07 October 2006

Bix

Before closing down shop in August, Brendan Wolfe of The Beiderbecke Affair was unable to find an English translation of a Cortázar story and had to resort to the whimsically imprecise Babelfish. It's taken me a while to get my act together, but with all my best wishes, here's the first paragraph of that story (hopefully a legible alternative):
I am Panamanian and have lived with Bix for a while.

I write it and go on to the next line; no one will believe it, if they did, they would be like me and I don’t know anyone like me. Not exactly me, but at least like me. At best, it’s an advantage because I can write it without it mattering if they read it or not, that in the end I’ll burn this with the last match of the last cigarette. Or I’ll leave it abandoned in the street, or I’ll give it to someone to do what he likes with it; everything will be behind, so far behind Bix and I. I write because I have nothing else to do and because it’s true or it would appear to be true to someone like me. These people exist, I’ve brushed past them in life nearby or at a distance, not everyone lives bound to what they’ve been taught. Look, Rimbaud said that he’d fallen in love with a pig, and professors think he was a great poet. They probably think so without believing it because they must in order to not appear wrong. But I know that he was a great poet and Bix also knew it, although he’d never read a line of French and I had to translate Rimbaud to him and he’d hold his head in his hands and sit thinking, or he’d go to the piano and would begin to play that thing that they now call In a Mist and it was his way of saying that he understood French poetry because it arrived via Debussy and because everything almost always arrived through music and that was his only way of understanding things that he didn’t understand when they came to him through other means--life for example, the order of what I myself called reality and which he only understood in C major or F sharp, sweetly blowing into his coronet or going to the piano and allowing Lost in a Fog to be born, burning his lips on the cigarette forgotten by the spider hands that spun and spun on the keyboard until everything ended in a curse and a leap, I always had a tube of cream nearby to cure his lips, afterwards we laughingly kissed and he went back to cursing because it hurt and because the coronet would hurt him even more in the evening when he had to play in the Blue Room for eighty dollars a night.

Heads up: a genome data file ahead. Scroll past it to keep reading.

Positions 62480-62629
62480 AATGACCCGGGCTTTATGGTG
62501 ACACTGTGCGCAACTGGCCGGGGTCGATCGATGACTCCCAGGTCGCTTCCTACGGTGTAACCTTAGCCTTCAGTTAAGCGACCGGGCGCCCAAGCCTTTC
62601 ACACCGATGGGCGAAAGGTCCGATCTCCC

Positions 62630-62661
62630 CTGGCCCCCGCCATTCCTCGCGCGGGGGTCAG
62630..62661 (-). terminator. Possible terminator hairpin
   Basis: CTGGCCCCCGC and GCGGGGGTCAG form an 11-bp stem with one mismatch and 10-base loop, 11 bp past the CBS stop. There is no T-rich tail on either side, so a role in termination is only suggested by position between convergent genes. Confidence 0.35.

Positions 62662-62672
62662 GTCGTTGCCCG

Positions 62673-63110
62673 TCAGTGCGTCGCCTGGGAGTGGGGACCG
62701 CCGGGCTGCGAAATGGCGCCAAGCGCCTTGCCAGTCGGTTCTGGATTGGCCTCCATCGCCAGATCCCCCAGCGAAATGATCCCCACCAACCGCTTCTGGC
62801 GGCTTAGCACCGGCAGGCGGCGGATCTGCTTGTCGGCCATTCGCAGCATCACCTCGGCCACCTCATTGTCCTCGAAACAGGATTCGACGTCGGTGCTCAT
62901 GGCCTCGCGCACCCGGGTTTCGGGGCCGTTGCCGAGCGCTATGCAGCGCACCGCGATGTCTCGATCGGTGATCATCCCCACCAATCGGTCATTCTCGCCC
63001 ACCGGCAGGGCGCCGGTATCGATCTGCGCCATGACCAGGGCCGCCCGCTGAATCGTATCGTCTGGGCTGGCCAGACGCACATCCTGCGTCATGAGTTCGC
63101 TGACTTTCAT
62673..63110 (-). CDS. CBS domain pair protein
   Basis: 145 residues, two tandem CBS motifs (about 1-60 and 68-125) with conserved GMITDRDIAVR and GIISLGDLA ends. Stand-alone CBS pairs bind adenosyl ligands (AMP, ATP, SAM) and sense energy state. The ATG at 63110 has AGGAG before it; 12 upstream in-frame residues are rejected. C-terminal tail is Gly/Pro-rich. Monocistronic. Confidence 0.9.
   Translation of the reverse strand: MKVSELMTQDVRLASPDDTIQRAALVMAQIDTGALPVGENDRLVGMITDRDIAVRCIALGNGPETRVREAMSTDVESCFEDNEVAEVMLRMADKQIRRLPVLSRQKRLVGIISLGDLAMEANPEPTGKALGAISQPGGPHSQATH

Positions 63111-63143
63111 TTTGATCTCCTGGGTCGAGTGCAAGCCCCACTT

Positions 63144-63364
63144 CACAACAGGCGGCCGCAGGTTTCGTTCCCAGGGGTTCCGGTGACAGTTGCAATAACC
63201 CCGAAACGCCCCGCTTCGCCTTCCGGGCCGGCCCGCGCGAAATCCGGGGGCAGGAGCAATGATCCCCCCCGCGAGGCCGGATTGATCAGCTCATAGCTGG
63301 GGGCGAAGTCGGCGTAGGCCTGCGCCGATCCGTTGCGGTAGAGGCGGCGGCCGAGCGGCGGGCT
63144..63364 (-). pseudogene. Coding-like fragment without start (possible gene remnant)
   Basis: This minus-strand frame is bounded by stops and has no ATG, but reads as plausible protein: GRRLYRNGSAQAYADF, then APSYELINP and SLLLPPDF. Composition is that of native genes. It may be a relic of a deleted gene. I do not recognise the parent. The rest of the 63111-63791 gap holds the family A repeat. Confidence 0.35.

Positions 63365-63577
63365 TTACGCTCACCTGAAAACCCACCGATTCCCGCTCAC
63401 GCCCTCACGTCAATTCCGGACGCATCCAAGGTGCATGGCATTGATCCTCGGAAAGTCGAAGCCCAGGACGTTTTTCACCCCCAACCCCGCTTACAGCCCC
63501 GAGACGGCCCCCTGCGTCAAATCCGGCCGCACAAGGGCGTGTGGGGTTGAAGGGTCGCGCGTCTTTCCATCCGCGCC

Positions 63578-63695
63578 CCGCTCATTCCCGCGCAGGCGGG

(Here's the complete piece in its original Spanish.)

3 comments:

Isabella said...

That's breathtaking, Ana Maria. I have really got to reread Cortazar — it's been at least a dozen years. But this summer I went through the volumes I have looking for a quotation, and was reminded how glorious he can be — specifically, I can't think of any other author who comes close to managing to express how music makes me feel.

amcorrea said...

Thank you! When I have some free time in December, I may take a stab at (informally) translating the entire story. I agree--he's wonderful. I've been reading Historia de cronopios y de famas for a while now, taking it in bits and pieces.

Another author that I love that writes about music this way is Ralph Ellison. The first time I read the prologue to Invisible Man, I felt like the doors of my perception were being thoroughly cleansed--and with a vengeance...!

Sandra Kingery said...

Ana Maria:
Just wanted to let you and your readers know I am currently translating this story. It will be published in the forthcoming Jazz Fiction Anthology.